Although it feels like January (actually this would be cold even by January standards), we’re in March and we’re getting into our severe weather season. Tornadoes can and do happen in every month in Kentucky, but March to June is our prime time. Of course our last horrible outbreak of tornadoes occurred in early March (2nd) of 2012, so now is the time to talk and prepare.
It is Severe Weather Awareness Week in Kentucky, and Wednesday is set aside as our statewide tornado drill.
At 10:07 Wednesday morning tornado sirens will sound (for the precious few that can hear them) and you should receive a notification on your smart phone or by whatever means you normally get severe weather information. Please take that time to think about what your severe weather plan would be…do it when the weather is calm so that heaven forbid you’re in a critical situation you will know what to do, you’ll know where to go and you won’t panic. Minutes and seconds can literally matter, so knowledge and preparedness is key. We talk about this in every Bill’s Weather 101 with the kids. I don’t want them to panic so I give them instructions to talk to mom or dad when they get home so they’ll know what to do.
By the way…when you see us pop up on LEX 18 saying there is a tornado warning for your county, that’s NOT the cue to go out on the front porch with your cellphone to try and get video! Get to your safe spot.
If you’ve watched our wall to wall coverage of tornado warnings ( and of course you have) you’ve heard us talk about the DUCK method to stay safe. A year and a half ago we, with the help of the Insurance Institute For Business and Home Safety, presented the new C-Duck.
The IBHS did exetensive research and learned new techniques for increasing your measure of safety in a tornadic situation. What they learned is that by compartmentalizing your house, the chances for catastrophic damage are lessened. By CLOSING interior doors like closets, bedrooms, and bathrooms you don’t allow the wind of a tornado to blow through and cause more damage and possible structural failure.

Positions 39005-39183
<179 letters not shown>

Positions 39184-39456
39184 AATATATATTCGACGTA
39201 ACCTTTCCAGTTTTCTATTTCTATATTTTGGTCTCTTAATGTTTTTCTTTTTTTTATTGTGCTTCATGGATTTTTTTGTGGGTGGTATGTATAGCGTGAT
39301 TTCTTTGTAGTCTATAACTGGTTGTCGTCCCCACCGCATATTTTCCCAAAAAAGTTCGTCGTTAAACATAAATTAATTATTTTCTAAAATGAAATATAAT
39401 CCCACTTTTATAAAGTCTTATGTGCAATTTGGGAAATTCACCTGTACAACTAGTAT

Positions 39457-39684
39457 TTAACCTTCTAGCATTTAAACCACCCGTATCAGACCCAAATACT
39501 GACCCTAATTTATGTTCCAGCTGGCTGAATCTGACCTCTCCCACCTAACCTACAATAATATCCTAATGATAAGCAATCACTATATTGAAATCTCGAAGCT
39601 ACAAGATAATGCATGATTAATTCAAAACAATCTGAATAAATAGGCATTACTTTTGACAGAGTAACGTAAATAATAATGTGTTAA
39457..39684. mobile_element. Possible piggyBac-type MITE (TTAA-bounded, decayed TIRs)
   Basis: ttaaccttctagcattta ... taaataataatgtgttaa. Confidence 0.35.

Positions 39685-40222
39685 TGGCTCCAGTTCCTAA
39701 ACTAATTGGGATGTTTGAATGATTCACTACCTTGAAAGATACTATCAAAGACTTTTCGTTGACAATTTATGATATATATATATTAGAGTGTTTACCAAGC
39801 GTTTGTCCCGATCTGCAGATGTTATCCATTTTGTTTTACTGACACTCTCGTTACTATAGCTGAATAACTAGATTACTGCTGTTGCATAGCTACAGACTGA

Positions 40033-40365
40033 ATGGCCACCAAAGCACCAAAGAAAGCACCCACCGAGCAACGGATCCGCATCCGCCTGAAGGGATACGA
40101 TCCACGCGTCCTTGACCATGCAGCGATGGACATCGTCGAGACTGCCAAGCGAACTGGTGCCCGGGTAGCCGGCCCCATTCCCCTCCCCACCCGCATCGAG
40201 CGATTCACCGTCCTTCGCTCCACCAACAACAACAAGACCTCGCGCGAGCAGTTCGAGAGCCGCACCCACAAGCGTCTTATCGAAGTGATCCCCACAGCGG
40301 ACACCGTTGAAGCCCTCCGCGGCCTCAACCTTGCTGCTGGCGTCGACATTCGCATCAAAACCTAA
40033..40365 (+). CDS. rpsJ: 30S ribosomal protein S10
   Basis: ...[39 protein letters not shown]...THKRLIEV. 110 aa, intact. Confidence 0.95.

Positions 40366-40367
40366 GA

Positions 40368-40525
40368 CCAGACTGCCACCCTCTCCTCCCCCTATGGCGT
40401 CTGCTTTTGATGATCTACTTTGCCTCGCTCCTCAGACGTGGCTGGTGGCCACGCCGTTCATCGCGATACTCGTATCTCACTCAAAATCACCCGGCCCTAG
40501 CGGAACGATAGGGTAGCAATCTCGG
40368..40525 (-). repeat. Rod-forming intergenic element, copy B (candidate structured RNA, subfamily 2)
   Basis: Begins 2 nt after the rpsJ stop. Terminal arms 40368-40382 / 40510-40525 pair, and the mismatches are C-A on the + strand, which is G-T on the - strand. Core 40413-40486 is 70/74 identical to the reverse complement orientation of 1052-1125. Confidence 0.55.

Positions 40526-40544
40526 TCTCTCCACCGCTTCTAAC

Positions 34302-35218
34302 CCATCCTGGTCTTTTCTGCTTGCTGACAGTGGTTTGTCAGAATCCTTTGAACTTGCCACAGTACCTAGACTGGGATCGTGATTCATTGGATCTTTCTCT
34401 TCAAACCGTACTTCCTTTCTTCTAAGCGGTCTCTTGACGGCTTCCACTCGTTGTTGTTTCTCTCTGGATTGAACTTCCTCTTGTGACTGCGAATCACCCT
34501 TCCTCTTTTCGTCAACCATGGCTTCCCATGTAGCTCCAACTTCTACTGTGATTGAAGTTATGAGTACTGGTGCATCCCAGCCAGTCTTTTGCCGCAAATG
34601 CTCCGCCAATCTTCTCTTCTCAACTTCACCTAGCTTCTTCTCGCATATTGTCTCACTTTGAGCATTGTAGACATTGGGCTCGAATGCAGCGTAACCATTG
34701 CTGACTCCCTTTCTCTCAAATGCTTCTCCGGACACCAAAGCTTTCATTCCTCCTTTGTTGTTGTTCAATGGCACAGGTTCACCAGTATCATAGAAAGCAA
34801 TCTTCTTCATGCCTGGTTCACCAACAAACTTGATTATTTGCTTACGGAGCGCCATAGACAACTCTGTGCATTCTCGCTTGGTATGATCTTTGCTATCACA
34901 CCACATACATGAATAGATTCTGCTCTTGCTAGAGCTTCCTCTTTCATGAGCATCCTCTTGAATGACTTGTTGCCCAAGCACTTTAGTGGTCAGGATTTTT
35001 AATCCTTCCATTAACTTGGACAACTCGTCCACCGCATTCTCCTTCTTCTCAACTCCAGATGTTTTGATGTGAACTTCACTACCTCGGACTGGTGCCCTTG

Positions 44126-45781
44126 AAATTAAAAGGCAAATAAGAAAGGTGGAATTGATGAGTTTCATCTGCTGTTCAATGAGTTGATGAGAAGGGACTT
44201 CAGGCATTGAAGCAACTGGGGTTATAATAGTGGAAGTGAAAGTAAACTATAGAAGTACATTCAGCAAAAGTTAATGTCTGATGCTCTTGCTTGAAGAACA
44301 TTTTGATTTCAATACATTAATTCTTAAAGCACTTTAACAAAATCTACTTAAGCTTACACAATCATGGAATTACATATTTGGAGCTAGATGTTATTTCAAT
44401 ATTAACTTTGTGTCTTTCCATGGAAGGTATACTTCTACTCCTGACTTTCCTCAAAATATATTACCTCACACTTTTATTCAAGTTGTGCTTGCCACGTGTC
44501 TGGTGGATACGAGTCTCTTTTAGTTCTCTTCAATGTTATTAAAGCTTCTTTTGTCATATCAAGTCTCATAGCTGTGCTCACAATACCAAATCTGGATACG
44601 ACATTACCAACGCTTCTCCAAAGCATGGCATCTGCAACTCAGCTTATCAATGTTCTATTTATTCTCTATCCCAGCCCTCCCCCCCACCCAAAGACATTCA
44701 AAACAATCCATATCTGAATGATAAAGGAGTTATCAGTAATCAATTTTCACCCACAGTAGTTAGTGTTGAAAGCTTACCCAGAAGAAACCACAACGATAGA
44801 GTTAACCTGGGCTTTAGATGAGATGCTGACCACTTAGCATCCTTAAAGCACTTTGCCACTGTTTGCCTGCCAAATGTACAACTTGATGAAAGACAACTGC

Unfortunately with big tornadoes, like what just struck Alabama, that part really doesn’t matter as most every structure above ground is either gone or severely damage, and if you’re not below ground it may not matter, but those tornadoes are very rare in Kentucky. Most of our tornadoes in Kentucky are smaller and there usually isn’t catastrophic structural damage, so the closing of the doors can help increase the chance of a structure’s survival, and increase your safety, in the event of a smaller tornado hit.
The rest of the DUCK method should be engrained in your head by now 🙂 .
DOWNSTAIRS…lowest level you can…basement if you have it, ground floor if you don’t
UNDER something sturdy to protect yourself from flying debris
CENTER of the house…use the walls as layers of protection
KEEP your head down, keep away from windows and doors, and keep a bike helmet nearby if you can
We always hear complaints from folks whenever there is a tornado warning with our wall to wall coverage. That they’re missing their shows. For better or worse, like many companies we have a tornado warning protocol and that is to be on as long as we perceive a threat. Yes, that means we do get to repeating ourselves. No, we don’t enjoy interupting your programs. No, we’re not doing it just to show off our fancy radar (central Kentucky’s ONLY LIVE radar in case you’re keeping score at home). Yes we may be interupting for a warning in Laurel County and the sky may be clear in Lexington. It’s how it works. There are other times when it may be reversed. By the way, be prepared for the ulitmate storm of complaints when you interupt the Justin Timberlake Saturday Night Live episdoe :-).
So with all that…use the Tornado Drill to just think about your plan…and hopefully you’ll never need it!
All the best…